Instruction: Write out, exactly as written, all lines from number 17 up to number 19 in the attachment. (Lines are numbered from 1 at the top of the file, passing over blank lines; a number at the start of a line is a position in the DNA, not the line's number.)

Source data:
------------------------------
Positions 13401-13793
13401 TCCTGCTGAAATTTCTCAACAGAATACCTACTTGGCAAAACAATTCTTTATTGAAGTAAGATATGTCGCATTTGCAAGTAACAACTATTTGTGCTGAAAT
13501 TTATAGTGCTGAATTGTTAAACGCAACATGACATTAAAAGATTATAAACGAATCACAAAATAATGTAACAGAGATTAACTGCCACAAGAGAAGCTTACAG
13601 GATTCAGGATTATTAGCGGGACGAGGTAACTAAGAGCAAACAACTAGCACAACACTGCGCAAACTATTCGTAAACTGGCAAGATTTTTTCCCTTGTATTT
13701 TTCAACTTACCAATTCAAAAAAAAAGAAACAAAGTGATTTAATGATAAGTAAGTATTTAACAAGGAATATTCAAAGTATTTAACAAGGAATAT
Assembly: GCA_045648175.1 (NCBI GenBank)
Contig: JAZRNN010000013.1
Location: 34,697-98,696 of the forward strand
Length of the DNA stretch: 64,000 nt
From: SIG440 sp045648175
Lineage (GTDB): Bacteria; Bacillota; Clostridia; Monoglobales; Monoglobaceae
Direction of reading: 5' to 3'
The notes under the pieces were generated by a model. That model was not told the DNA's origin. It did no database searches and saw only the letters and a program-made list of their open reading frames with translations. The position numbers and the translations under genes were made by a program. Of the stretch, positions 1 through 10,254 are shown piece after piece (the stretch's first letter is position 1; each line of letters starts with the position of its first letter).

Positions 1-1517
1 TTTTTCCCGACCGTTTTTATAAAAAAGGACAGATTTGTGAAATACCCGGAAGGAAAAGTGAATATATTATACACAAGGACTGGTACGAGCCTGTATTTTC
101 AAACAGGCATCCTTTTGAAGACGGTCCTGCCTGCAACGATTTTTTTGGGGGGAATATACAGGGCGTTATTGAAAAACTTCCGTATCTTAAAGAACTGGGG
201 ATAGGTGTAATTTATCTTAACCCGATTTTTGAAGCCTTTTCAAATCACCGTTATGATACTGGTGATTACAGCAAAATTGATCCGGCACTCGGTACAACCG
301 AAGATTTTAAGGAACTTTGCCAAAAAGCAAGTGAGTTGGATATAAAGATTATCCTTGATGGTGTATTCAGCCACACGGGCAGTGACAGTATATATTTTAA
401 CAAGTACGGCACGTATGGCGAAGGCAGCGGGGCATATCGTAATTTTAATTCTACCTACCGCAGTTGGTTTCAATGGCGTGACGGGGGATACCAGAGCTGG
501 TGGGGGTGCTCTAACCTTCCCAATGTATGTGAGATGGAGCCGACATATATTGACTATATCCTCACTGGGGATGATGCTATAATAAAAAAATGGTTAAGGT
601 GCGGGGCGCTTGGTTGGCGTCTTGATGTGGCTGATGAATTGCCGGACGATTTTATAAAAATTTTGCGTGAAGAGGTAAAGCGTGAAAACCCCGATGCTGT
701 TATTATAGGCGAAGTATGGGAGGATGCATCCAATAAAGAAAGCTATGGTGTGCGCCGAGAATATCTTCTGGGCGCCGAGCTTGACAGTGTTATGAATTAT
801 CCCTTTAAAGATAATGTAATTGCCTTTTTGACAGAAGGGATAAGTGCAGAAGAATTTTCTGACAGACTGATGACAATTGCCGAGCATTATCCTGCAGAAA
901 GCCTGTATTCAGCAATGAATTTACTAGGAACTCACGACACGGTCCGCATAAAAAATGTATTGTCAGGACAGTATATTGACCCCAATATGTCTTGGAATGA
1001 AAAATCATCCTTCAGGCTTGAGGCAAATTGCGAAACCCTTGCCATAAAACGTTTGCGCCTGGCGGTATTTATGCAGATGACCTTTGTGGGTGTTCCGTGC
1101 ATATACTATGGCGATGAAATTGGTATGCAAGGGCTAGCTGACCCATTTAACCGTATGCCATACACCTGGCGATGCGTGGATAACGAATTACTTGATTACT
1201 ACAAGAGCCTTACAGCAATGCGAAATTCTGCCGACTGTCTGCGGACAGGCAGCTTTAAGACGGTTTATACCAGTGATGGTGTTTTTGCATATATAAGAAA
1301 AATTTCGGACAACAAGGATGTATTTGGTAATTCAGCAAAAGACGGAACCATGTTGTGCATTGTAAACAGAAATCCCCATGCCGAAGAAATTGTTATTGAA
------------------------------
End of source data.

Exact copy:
201 ATAGGTGTAATTTATCTTAACCCGATTTTTGAAGCCTTTTCAAATCACCGTTATGATACTGGTGATTACAGCAAAATTGATCCGGCACTCGGTACAACCG
301 AAGATTTTAAGGAACTTTGCCAAAAAGCAAGTGAGTTGGATATAAAGATTATCCTTGATGGTGTATTCAGCCACACGGGCAGTGACAGTATATATTTTAA
401 CAAGTACGGCACGTATGGCGAAGGCAGCGGGGCATATCGTAATTTTAATTCTACCTACCGCAGTTGGTTTCAATGGCGTGACGGGGGATACCAGAGCTGG